Pamela Sadler (Wilfrid Laurier University, Canada)
The Choreography of Interpersonal Interaction: How Temporal Patterns within an Interaction May Illuminate both Normative and Atypical Interpersonal Dynamics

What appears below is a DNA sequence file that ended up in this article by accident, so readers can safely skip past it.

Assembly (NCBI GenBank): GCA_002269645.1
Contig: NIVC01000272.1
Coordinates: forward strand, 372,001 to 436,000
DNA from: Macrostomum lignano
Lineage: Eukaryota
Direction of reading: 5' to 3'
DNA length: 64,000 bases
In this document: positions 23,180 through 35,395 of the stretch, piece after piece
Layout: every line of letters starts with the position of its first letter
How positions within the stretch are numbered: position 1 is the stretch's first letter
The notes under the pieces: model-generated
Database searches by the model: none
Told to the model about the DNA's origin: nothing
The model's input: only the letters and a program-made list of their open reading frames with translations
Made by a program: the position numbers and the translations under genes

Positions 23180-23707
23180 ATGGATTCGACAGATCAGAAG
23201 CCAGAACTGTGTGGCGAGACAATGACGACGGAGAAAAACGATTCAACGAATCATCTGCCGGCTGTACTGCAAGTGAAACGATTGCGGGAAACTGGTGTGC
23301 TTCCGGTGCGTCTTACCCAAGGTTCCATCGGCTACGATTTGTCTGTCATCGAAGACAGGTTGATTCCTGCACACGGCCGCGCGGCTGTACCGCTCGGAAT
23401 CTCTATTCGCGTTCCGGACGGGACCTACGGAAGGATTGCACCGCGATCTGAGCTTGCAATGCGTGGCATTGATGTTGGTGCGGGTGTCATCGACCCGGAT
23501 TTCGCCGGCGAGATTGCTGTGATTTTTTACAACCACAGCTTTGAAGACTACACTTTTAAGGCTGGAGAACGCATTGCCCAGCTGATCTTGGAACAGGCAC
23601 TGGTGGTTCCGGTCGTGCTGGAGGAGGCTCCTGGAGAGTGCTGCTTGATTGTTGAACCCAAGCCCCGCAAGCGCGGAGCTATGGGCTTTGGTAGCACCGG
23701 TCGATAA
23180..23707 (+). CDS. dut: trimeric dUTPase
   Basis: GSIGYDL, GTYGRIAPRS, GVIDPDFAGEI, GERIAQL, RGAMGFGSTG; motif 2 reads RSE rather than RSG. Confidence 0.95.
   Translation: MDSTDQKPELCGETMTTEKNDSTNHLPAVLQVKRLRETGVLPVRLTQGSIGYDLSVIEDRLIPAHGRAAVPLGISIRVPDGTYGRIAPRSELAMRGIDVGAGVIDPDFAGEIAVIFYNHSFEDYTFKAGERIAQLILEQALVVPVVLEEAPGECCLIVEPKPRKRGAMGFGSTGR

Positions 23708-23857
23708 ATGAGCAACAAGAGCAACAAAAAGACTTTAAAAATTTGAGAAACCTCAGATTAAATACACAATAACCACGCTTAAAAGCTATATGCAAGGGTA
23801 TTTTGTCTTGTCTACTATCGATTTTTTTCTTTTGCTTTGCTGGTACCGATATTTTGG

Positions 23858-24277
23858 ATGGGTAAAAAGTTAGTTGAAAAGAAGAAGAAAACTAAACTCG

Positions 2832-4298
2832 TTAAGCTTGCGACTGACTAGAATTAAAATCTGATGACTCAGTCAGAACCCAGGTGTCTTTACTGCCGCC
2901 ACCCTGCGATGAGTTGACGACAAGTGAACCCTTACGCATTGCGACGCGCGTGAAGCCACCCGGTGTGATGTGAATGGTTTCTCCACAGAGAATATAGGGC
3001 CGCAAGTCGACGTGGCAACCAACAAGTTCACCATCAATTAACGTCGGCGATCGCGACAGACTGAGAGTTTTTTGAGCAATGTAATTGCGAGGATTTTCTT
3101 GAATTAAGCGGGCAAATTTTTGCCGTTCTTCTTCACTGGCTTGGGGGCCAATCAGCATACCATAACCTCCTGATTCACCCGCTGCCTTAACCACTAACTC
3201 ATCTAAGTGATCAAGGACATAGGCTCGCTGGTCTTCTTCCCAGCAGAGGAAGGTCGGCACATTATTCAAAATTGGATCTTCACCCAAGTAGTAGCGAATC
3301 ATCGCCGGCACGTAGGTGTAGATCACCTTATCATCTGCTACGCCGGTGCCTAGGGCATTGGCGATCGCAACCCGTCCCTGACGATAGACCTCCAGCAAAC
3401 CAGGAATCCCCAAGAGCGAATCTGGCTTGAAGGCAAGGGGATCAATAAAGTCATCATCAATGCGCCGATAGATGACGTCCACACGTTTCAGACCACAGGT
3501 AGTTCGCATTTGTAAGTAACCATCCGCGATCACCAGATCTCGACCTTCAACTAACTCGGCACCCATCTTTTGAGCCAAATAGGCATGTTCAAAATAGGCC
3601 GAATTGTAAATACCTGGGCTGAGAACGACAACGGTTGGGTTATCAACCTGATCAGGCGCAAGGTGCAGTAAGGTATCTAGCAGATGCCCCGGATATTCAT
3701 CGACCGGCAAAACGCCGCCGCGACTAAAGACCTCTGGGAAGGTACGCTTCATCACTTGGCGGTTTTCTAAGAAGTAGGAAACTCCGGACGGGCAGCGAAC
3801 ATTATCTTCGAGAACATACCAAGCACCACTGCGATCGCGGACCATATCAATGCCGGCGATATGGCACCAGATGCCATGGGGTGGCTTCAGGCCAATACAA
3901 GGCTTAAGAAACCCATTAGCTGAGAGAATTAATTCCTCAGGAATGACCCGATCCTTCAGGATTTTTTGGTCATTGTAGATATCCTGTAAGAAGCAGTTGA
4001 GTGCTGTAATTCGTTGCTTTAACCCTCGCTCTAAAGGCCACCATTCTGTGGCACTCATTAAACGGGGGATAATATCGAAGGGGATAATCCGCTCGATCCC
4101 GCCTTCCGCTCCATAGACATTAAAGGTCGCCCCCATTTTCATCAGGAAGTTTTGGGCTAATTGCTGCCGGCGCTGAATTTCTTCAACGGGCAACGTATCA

As people interact, they make subtle but crucial adjustments to one another, in which the dominance and affiliation levels of both people tend to show rhythmical fluctuation over the course of the interaction. However, such dyadic interpersonal dynamics have been challenging to capture and study scientifically. Recently, we have advanced a new computer joystick technique called the Continuous Assessment of Interpersonal Dynamics (CAID) for coding temporal patterns within the course of an interaction. This approach enables observers to use a joystick and a monitoring program to make continuous, moment-to-moment ratings of interpersonal behavior as it unfolds. The rich data captured by this technique are amenable to several exciting data-analytic approaches, which demonstrate considerable promise for revealing underlying dynamics in social interactions. Of particular interest are patterns and trends that interlink the ongoing behaviors between two interacting people. Our findings both establish the normative dynamics typically seen in dyadic interactions, and also provide a framework for studying atypical or problematic dynamic patterns, as seen in personality disorders.